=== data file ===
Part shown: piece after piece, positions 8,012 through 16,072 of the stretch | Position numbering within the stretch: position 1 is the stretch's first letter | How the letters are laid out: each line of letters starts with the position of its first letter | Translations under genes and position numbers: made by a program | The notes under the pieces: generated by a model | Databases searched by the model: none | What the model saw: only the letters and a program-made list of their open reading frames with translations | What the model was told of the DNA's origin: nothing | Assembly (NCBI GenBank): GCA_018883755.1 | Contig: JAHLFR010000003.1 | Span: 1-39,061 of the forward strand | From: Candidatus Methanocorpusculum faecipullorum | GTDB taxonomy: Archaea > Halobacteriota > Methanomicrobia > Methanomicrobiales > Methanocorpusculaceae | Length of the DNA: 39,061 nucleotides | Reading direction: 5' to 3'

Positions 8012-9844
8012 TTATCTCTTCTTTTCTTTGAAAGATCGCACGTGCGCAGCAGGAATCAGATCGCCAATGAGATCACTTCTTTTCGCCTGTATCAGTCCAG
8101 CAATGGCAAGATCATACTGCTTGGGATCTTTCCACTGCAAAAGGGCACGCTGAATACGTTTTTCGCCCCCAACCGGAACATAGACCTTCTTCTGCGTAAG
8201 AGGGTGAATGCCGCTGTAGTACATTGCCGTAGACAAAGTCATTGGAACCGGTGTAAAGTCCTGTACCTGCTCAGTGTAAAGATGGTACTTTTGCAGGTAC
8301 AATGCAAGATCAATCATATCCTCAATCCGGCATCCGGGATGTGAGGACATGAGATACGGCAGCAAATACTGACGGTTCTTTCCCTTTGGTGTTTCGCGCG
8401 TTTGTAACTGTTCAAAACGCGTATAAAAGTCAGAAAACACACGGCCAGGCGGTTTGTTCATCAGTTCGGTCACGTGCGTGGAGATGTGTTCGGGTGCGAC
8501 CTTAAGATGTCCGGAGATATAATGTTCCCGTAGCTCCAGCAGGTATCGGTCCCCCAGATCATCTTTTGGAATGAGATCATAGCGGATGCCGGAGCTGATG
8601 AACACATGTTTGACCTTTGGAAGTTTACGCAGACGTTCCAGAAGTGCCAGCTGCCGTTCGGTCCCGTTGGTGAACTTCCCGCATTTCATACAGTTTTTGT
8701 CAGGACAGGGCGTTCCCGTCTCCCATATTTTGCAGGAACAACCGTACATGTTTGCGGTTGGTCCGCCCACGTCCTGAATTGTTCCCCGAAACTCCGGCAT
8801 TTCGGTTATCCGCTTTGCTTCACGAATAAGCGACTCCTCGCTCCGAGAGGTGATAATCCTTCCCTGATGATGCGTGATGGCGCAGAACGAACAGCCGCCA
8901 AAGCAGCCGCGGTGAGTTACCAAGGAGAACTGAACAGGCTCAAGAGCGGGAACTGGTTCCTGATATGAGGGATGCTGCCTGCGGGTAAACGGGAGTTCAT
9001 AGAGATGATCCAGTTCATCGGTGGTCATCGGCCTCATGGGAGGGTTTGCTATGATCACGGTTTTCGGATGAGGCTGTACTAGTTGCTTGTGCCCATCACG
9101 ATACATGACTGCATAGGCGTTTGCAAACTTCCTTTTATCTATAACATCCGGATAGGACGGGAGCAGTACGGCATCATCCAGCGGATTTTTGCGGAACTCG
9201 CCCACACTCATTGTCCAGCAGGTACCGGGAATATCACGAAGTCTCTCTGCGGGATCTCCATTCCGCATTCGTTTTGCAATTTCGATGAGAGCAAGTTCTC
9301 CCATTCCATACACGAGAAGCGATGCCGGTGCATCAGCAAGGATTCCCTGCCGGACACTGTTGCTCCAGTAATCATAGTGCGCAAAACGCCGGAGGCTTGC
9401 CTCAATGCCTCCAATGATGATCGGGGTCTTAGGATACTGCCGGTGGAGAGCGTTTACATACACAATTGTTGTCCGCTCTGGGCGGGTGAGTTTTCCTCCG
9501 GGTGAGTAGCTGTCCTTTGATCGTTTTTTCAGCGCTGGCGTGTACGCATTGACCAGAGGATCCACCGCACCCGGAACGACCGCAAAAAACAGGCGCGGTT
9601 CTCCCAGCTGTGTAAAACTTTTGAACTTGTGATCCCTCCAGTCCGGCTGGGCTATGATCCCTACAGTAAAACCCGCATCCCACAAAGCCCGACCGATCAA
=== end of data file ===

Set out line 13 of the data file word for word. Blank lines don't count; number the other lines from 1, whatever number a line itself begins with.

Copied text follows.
9001 AGAGATGATCCAGTTCATCGGTGGTCATCGGCCTCATGGGAGGGTTTGCTATGATCACGGTTTTCGGATGAGGCTGTACTAGTTGCTTGTGCCCATCACG